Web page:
Faces Of NPR: Beth Donovan
Faces Of NPR is a weekly feature that showcases the people behind NPR, from the voices you hear every day on the radio to the ones who work outside of the recording studio. You'll find out about what they do and what they're inspired by on the daily. This week's post features Beth Donovan, the Senior Supervising Editor of the Washington Desk.
Name: Beth Donovan
Job Title: Senior Supervising Editor, Washington Desk
Where You're From: Montgomery County, MD
An Inside Look
You're the Senior Washington Editor for NPR News. What does that mean?
Recruiting and retaining the talented NPR politics team has been an important part of my job. Day-to-day, I work with the other desk editors to set coverage and platform priorities. With the non-stop breaking news out of Washington and the multi-platform world, that's a little like working a Rubik's Cube that's constantly changing colors. Thankfully, everyone on the desk is versatile and runs to the news.
How did you get started here? What advice do you have for someone who wants a job like yours?
In the summer of 1995, I called Pam Fessler to ask where my family should stay in Cooperstown. I knew Pam from Congressional Quarterly, where she had been an editor, and I had been a political and congressional reporter. At the time, I was home full-time with my infant twins and almost five-year-old son. She had just that week gotten clearance to hire a deputy political editor to focus on station collaboration. I had never thought about being an editor and had planned to be home for several years. But the chance to change your life doesn't come around often, so I was in.
As to advice, obviously, be open to serendipity. Beyond that, having been a beat reporter is helpful, being good at logistics is essential, and protecting time to think is important (if really hard right now!).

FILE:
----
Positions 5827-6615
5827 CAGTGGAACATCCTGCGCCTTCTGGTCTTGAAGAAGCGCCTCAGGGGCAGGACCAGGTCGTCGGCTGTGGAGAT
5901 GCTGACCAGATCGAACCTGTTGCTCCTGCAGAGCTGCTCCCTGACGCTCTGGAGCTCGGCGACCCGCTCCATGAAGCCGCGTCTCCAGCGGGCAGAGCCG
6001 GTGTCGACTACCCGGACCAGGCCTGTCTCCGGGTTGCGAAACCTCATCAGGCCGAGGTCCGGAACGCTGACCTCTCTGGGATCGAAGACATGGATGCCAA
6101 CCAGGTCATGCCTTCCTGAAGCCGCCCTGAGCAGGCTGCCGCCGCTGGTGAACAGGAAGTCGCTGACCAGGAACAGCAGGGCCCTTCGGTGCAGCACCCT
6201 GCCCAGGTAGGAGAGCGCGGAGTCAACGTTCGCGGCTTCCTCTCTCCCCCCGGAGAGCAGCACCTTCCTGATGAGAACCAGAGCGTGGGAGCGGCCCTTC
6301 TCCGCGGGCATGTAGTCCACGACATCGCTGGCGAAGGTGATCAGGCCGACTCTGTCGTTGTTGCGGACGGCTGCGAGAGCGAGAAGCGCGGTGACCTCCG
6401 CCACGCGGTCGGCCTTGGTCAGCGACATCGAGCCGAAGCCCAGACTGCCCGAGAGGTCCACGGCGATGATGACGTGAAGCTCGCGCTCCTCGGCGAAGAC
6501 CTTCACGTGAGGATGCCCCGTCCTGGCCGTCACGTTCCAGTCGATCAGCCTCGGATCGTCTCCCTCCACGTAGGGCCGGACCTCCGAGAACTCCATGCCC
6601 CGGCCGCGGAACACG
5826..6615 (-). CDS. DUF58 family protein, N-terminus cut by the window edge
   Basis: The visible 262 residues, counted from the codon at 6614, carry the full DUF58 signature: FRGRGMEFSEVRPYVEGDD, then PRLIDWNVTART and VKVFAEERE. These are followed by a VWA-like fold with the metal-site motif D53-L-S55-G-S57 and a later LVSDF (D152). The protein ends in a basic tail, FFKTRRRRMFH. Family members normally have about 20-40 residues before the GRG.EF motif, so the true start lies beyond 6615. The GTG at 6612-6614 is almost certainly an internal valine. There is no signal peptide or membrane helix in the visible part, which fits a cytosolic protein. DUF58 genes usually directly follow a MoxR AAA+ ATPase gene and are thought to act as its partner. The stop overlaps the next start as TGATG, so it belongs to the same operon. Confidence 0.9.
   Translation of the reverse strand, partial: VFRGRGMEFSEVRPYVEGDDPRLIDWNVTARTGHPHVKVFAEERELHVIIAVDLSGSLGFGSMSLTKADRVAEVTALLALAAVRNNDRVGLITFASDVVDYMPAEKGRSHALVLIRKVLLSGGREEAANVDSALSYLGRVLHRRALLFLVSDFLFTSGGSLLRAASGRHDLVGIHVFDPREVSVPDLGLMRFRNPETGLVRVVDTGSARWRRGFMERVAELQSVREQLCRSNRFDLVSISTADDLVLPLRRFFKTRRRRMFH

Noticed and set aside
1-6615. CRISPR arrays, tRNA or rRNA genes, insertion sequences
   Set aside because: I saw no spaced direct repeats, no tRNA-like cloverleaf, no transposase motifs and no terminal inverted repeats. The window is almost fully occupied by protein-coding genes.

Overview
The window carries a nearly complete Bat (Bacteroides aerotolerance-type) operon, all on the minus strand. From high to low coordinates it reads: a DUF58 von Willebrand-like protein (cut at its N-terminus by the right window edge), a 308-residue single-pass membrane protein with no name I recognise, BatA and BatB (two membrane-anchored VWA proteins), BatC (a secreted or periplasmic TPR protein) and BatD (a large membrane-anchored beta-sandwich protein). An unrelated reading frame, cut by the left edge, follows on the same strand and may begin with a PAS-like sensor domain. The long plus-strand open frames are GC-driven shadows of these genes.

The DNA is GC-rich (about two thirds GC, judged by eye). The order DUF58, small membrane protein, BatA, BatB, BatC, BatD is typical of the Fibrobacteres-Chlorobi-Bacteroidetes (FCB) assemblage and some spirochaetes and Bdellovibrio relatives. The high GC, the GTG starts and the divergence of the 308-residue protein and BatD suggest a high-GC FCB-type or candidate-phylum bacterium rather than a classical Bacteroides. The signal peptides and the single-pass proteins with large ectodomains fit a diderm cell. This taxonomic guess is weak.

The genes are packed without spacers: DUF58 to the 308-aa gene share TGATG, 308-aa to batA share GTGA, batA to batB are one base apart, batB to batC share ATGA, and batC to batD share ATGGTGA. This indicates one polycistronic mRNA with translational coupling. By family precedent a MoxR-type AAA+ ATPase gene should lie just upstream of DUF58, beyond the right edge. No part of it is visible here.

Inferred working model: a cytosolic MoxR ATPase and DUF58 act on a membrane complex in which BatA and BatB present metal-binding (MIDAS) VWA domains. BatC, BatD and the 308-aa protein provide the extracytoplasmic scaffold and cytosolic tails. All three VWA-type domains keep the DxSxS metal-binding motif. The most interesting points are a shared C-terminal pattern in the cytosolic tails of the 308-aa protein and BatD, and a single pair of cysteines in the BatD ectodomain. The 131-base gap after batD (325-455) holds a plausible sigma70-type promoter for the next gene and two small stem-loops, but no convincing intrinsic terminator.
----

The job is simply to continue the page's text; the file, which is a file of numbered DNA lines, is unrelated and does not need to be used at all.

With midterm elections approaching, what special coverage can we expect from NPR?
We're working closely with stations covering various House and Senate races, and the NPR Politics team has already done foundational work on women candidates and voters and on non-voters. This month we have a series of stories outlining the stakes in this election from reporters across the newsroom. For election night, the Visuals team has been hard at work refreshing the live blog and the big boards, making them more engaging and social. All of this work is being led by Arnie Seipel.
What have you learned covering the 2000, 2004, and 2008 presidential elections as NPR's lead elections editor?
I've covered elections my entire professional career, and studying the electorate is endlessly fascinating to me. I've learned that history and demographics matter greatly in American elections, but neither is destiny.
What is a project you worked on that is particularly interesting or noteworthy?
I love the presidential candidate profile series we do every four years. The journalism and storytelling are an important part of why I became a political reporter and now editor. Being part of the team that developed the annotation tool in 2016 was also exciting.
What's on your desk?
Flowers and gum.
The NPR Politics Podcast, of course!
Favorite Tiny Desk?
Now this is a hard one. Back in NPR's old building, Bettye LaVette made a lasting impression. John Legend. T-Pain. Yissy Garcia. How about going to get my lunch and seeing Common and Andra Day hanging out? Working around the corner means I can catch a concert when I hear the applause. Just recently, Big Boi. Come on. Too much. Thank you NPR Music! You're the best!
Favorite places in Washington D.C.?
Rock Creek Park. The best running trails anywhere.
The first thing you do when you get to the office?
Have a wow and a laugh with the editing team.
What are you inspired by right now?
My kids. The chance to see the world through their eyes remains a gift and an education. They're all four out there being their amazing, inspiring selves, as anyone who has worked with me in recent years knows!
What do you love about public radio?
I love when I can be a listener and just enjoy the extraordinary work produced in all corners of this building. When I'm here, I love our amazing audience that regularly sends treats to the NPR Politics team—cookies and candy, spices, and coloring books.
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